How do you appropriately answer legally permitted salary-related questions? (Negotiating Series – Part #5)

Judith Cushman All Posts by Date, Negotiating Skills 0 Comments

negotiating skills career transitions compensation advice judith cushman associates HR career consultantsAnswer:  With the new laws in some states that say employers can’t ask for salary information (but you can provide it if you wish) how do you answer the legally permitted salary-related questions they will ask? What information should you be prepared to provide?

My first piece of advice is NEVER volunteer salary information until you know you are a finalist. These new regulations give you the opportunity to provide the right information that accurately reflects the total compensation you receive. However, to do that you must anticipate the questions and have a great deal of information at your fingertips. Share it, as needed, at the appropriate stage in the hiring process.

I have always felt that asking a job seeker what his/her current salary is during a first interview is the wrong question to ask. Very often, the figure is used to judge if the potential candidate should be considered for or eliminated from consideration. That is a shortcut busy recruiters incorrectly use and it is offensive and misleading. Here’s why.

The salary can be a relatively small part of total compensation and is not indicative of the true level of accomplishment of the candidate. Or, the candidate may have gained experience in a low-paying industry or non-profits and is earning well below the range offered. Ruling him/her out due to being underpaid (and therefore lacking suitable experience) is simply a mistake.

Being overpaid is another problem and a candidate may tackle that head on saying s/he is willing to consider appropriate compensation for the role recognizing that his/her current salary is above the range offered.

If a candidate appears qualified and provides a “suitable” salary figure that the interviewer feels is within the range, then she will refer the candidate for the next round of interviews. That figure is most likely a misleading number that will accompany the interview notes about the candidate until the offer stage. It can create problems at a critical time for negotiating terms when the finalist will be compelled to correct the figure(s). This potentially can undermine the hire if the correct numbers are significantly above the hiring manager’s expectation. It certainly has a negative impact on the entire hiring process.

Eliminating the salary question from the interview will challenge company representative to become creative in obtaining approximately the same information before these regulations were instituted. However, it will give the job seeker more latitude to initially provide a comprehensive number that more accurately reflects the total value of his/her current compensation. It also means that a finalist may be more flexible about a salary increase if it is part of a package, with all the additional benefits the finalist is seeking. Extending an offer and adding a comprehensive benefits program, can mean a more lucrative package than a generous salary increase.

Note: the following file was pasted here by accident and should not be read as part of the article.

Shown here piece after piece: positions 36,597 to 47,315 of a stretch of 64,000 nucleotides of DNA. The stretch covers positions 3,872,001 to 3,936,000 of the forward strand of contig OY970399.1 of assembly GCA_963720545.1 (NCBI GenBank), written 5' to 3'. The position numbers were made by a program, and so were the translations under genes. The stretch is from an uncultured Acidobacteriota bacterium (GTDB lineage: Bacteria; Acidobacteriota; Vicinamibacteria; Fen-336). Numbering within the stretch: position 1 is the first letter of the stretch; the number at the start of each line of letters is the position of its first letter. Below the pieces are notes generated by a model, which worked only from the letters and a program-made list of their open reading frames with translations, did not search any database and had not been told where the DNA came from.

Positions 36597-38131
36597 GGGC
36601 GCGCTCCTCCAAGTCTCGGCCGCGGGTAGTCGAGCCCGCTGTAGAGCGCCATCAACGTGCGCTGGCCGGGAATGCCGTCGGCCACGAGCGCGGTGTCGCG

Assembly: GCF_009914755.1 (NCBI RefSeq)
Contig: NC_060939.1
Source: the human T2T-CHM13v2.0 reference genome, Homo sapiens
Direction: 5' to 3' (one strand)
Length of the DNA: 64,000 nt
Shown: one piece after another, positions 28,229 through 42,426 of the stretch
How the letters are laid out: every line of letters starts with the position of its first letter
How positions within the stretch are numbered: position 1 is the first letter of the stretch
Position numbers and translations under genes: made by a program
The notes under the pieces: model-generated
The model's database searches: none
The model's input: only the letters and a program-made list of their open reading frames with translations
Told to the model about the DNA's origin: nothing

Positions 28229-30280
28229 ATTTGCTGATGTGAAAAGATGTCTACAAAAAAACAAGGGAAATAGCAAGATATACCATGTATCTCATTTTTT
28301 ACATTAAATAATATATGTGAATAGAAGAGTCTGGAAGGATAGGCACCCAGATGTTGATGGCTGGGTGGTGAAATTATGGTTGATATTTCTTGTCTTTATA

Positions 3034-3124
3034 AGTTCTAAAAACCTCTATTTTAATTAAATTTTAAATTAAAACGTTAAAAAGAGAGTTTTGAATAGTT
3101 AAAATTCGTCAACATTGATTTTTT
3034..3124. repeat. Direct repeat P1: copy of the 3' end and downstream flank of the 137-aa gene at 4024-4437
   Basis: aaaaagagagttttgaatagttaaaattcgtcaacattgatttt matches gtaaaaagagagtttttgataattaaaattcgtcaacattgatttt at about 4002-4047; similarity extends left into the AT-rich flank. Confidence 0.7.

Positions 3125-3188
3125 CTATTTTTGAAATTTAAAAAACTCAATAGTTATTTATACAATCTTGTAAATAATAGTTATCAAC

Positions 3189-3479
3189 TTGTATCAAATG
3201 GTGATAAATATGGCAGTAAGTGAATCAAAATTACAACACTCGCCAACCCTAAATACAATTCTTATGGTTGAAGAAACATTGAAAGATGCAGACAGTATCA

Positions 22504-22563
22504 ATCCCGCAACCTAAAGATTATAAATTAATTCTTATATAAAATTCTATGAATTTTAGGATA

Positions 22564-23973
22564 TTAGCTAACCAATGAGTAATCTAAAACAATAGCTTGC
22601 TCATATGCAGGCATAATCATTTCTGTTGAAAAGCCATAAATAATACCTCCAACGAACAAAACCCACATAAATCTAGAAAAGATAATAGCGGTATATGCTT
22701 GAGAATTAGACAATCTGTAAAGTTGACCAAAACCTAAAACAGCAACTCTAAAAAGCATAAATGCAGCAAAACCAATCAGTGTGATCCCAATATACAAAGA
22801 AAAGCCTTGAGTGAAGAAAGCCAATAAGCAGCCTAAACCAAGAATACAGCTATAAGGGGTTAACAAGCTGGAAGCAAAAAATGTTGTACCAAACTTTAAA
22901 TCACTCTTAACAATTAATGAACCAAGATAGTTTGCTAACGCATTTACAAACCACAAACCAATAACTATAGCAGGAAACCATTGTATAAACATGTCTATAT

If you are in the initial interview when the new version of the salary question is asked, “What is the salary range that you are seeking?” I would immediately redefine this irritating question into a discussion that starts with a statement that there are many components that add up to a total compensation figure which is more accurate. I would be prepared to mention them and also list them in a follow up email with the one total compensation number that can be included in a summary of the meeting that you include in the in the thank you note to share with the interviewer. That is as far as I would go initially.

At the offer stage it would be appropriate to outline in detail what benefits are negotiable and what are not. Putting an informational list together to share in advance of an in-depth discussion will be extremely valuable. It will also be appropriate to provide anticipated awards such as bonus payments and stock awards with a vesting schedule.

Since the hiring process frequently takes several months, plan to provide quarterly updates about your financial picture, possibly including special awards presented to you and other recognition from your current employer. That will make negotiating the offer much easier. Do not wait to be asked.  Here are the key points to remember.

  • Ignore requests for salary. Focus on your total compensation figure
  • Negotiating a compensation package as you consider a new job, is time-consuming. Take the time to do your homework in advance of starting a formal job search.
  • The hiring organization will want to hire you for a fair and reasonable compensation program. However, it is your job to provide all the needed information.
  • The more careful you are and the more you can anticipate what information is needed, the better the outcome.
  • Assume you need to provide details without being asked and stay in regular contact about financial matters.
  • If there is a significant gap in what your total compensation needs are and what the hiring organization can offer, be clear and firm about disengaging from the process. Leave the door open to continuing the conversation if the compensation range changes.

 

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